Scoliosis linked to essential mineral

Scoliosis linked to essential mineral

Children with severely curved spines may be unable to use manganese

October 9, 2018
Washington University School of Medicine
An inability to properly use the essential mineral manganese could be to blame for some cases of severe scoliosis, according to a new study.

Zebrafish that lacked a manganese-related gene grew curved spines. An inability to properly use the essential mineral manganese could be to blame for some cases of severe scoliosis, according to a new study from Washington University School of Medicine in St. Louis.
Credit: Gabriel Haller

Nobody knows why some children's backs start to curve to one side just as they hit puberty. Most children diagnosed with scoliosis, or curvature of the spine, have no known risk factors.
A new study suggests that the body's inability to fully utilize the essential dietary mineral manganese might be to blame for some cases of severe scoliosis. Researchers at Washington University School of Medicine in St. Louis have found that children with severe scoliosis are twice as likely as children without the disease to carry a gene variant that makes it hard for their cells to take in and use manganese. Manganese is required for growing bones and cartilage.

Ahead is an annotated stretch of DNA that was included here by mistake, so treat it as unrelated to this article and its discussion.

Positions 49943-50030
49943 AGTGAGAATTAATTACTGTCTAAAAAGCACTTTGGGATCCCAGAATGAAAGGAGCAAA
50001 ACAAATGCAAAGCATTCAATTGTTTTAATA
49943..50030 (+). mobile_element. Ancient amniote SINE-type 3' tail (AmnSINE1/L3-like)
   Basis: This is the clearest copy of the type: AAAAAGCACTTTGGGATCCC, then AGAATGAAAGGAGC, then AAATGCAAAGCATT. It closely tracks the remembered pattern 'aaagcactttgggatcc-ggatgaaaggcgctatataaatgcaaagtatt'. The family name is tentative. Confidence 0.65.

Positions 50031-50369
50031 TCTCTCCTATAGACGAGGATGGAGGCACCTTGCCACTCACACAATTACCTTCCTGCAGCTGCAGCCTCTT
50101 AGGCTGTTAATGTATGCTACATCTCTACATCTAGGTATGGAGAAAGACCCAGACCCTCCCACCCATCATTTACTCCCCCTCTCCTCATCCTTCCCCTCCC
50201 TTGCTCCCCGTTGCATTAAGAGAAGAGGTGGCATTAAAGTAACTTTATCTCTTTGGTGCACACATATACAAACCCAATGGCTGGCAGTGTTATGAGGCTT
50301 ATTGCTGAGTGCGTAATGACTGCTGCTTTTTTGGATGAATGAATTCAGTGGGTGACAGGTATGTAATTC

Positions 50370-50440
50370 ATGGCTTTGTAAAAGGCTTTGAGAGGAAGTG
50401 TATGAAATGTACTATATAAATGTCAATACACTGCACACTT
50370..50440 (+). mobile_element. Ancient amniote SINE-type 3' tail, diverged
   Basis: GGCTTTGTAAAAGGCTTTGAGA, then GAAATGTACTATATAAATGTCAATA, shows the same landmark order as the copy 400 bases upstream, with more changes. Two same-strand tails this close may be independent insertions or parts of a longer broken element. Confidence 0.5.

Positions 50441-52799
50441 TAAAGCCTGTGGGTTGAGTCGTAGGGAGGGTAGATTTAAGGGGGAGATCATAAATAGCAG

"Our study links a common disease -- scoliosis -- to something that's potentially modifiable in the diet," said senior author Christina Gurnett, MD, PhD, a professor of neurology, of orthopedic surgery and of pediatrics. "But we don't want people to go out right now and start manganese supplements, because we already know that too much manganese can be harmful."
The study is published Oct. 9 in Nature Communications.
About 3 million new cases of scoliosis are diagnosed every year. Most are mild and require only that doctors keep a watchful eye on the condition. Children who develop a moderate bend to their spine may need to wear a back brace until they finish growing. In rare cases, the curvature is so pronounced that it requires surgery to correct.
Cases of scoliosis tend to cluster in families, but not in a simple way, which suggests that many different genes each play a small role in increasing the risk of the disease. To identify such genes, Gurnett and a research team including Matthew Dobbs, MD, the Dr. Asa C and Mrs. Dorothy W. Jones Professor of Orthopaedic Surgery, and postdoctoral researcher and first author Gabriel Haller, PhD, scanned all the genes in 457 children with severe scoliosis and 987 children without scoliosis.
They found a variant in the gene SLC39A8 in only 6 percent of the healthy children but 12 percent of the children with severe scoliosis. A second analysis in a separate group of 1,095 healthy children and 841 children with moderate to severe scoliosis also found that children with scoliosis were about twice as likely to carry the variant.